• What information should the request form include?
    • The 10-digit subheading of the HTSUS applicable to product requested for exclusion.
    • Identification of the particular product in terms of the physical characteristics (for example, dimensions, material composition, or other characteristics) that distinguish it from other products within the covered 8-digit subheading. It is not sufficient to identify the product only in terms of its producer, importer, ultimate consumer, use, trademarks, trade names, or by using criteria that cannot be made public.
    • The annual quantity and value of the Chinese-origin product that the requester purchased in each of the last three years. For trade association requestors, information should be based on members’ data. If precise annual quantity and value data are not available, an estimate with an explanation of its basis is acceptable.
    • Identification of confidential information. The USTR has established a procedure for business confidential treatment where requestors certify that disclosure of certain information (which must be marked) would endanger trade secrets or profitability, and that the information would not customarily be released to the public.
    • An explanation as to why a product exclusion is warranted (see criteria below).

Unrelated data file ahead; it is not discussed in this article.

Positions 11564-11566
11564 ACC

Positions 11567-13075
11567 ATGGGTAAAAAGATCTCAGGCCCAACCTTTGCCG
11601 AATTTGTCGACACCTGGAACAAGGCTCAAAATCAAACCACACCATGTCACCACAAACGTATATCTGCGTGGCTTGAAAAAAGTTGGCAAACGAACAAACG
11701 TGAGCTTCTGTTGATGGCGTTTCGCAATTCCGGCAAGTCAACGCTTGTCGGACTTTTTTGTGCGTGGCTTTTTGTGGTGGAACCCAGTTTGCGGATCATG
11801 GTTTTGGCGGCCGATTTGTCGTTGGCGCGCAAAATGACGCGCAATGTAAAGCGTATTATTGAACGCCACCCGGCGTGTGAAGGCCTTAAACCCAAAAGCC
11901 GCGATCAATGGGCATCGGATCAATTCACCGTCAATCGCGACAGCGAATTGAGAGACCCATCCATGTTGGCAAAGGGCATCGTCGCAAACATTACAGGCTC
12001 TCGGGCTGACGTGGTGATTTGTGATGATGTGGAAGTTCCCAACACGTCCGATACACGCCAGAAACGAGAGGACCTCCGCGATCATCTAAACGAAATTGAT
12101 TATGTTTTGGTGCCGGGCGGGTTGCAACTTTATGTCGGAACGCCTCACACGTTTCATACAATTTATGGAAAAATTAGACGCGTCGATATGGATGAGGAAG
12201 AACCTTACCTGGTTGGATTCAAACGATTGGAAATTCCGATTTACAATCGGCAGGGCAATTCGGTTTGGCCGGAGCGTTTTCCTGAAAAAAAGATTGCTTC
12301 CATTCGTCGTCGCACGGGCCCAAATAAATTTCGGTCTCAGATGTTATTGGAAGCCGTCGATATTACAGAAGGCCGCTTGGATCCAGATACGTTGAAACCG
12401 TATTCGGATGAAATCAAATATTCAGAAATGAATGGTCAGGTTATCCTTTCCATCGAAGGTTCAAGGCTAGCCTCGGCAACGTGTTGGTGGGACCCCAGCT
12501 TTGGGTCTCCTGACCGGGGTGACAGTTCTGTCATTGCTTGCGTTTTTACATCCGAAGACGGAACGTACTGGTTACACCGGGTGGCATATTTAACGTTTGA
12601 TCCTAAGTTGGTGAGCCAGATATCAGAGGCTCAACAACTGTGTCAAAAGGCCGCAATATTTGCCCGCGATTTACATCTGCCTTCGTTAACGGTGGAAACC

• What will USTR consider in making its decision?
    • The USTR will consider various rationales for granting a product exclusion on a case-by-case basis; however, the following criteria are the ones the USTR has highlighted:
      • Whether the particular product is available only from China. When making such a claim, requesters should address specifically whether the particular product and/or a comparable product is available from sources in the United States or in third countries.
      • Whether the imposition of additional duties on the particular product would cause severe economic harm to the requester or other U.S. interests.
      • Whether the particular product is strategically important or related to “Made in China 2025” or other Chinese industrial programs.
    • In addition to the criteria that USTR has highlighted, requesters should also note whether the Section 301 tariff will place an undue burden on national security interests (for example, projects related to defense or critical infrastructure) and any other information or data that they consider relevant to an evaluation of the request.
  • When is the response due?
    • After a request is publicly posted on Regulations.gov, the public will have 14 days to file responses to the request for product exclusion. After the close of the 14-day response period, interested persons will have an additional 7 days to reply to any responses received in support of or opposition to the request.
  • When will I know if my exclusion request is approved?